Canada’s annual inflation rate rises at fastest pace since 2011


Statistics Canada says the consumer price index in April was up 3.4 per cent compared to a year ago, when prices plunged due to the pandemic.

Year-over-year inflation rose at its fastest pace since May 2011, the agency said Wednesday.

Prices rose in every major component on a year-over-year basis — and slightly faster than economists predicted. Analysts polled by Reuters had expected the annual rate to rise to 3.2 per cent in April.

Gasoline prices in April were up 62.5 per cent on a year-over-year basis, the largest annual increase Statistics Canada has on record.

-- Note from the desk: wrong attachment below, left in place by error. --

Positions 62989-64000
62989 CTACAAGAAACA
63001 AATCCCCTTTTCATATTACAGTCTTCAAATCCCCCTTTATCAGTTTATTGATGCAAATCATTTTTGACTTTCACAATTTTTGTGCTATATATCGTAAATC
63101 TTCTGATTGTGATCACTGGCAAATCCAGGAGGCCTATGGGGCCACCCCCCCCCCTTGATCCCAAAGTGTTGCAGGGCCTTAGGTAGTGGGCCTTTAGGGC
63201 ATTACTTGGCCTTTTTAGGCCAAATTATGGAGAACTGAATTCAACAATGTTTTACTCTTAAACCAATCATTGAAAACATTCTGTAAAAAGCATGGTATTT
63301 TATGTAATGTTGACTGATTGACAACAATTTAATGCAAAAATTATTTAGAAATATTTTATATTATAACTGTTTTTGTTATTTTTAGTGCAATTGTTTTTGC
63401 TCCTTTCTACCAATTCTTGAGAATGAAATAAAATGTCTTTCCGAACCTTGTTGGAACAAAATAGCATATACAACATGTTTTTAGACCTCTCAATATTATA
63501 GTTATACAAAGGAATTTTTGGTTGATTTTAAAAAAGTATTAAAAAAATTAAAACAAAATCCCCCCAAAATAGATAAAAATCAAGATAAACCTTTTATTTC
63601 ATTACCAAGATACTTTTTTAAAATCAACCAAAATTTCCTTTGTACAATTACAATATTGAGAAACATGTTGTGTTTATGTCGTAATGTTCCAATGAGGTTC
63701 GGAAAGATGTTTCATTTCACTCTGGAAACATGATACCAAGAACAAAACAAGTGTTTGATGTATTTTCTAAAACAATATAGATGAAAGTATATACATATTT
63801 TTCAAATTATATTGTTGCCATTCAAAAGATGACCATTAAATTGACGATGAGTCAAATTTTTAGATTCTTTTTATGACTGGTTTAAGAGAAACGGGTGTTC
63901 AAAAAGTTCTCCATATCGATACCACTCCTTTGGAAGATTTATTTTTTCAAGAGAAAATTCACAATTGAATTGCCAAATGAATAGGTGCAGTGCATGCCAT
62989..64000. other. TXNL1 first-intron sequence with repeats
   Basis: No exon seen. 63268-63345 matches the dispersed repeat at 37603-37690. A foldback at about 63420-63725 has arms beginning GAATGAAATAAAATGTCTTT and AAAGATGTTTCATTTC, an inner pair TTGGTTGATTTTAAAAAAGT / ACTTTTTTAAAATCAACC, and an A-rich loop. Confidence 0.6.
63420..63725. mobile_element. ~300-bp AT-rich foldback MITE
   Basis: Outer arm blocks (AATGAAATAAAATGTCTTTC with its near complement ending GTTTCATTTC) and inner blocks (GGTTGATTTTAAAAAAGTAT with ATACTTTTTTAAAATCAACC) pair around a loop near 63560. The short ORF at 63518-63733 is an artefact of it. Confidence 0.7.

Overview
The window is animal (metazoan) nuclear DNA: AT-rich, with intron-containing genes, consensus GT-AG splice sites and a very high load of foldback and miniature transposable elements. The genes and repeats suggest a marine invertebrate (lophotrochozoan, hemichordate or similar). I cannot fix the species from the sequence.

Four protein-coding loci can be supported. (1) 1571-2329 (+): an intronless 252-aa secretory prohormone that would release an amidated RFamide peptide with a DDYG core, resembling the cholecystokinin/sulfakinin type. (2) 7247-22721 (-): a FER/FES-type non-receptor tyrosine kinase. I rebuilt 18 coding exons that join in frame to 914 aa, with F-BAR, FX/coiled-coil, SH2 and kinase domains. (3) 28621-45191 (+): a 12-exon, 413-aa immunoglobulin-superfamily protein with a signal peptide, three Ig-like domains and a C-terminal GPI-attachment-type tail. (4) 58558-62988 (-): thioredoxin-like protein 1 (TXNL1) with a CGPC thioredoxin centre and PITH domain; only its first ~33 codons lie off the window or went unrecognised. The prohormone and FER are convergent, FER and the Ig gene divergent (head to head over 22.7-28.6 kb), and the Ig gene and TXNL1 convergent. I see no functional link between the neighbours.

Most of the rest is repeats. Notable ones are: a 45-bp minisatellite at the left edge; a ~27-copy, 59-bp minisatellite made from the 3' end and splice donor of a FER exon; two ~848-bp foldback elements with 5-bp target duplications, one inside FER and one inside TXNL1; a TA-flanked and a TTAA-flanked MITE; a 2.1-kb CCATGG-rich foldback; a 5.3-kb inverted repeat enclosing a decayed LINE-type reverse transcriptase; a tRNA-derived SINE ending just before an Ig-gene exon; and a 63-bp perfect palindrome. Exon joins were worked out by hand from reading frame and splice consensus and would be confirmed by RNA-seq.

Removing gasoline prices, Statistics Canada says annual inflation for April would have clocked in at a 1.9 per cent.

Regionally, Statistics Canada says prices rose year-over-year in every province, but were generally higher in Atlantic Canada where furnace fuel oil, which has risen in price, is more often used.

Is inflation spike temporary?

Analysts differed on what this means for the Bank of Canada.

Ryan Brecht, a senior economist at Action Economics, said that given that the central bank views the inflation spike as temporary due to the low numbers a year ago, they are likely to take this report in stride.

But Derek Holt, vice-president of Capital Market Economics at Scotiabank, said the narrative that inflation is transitory as the economy recovers is “at risk.”
“If we can post numbers like this in lockdown with stay-at-home orders, just imagine what happens when the economy  reopens,” he said. “This is an across-the-board surprise.”

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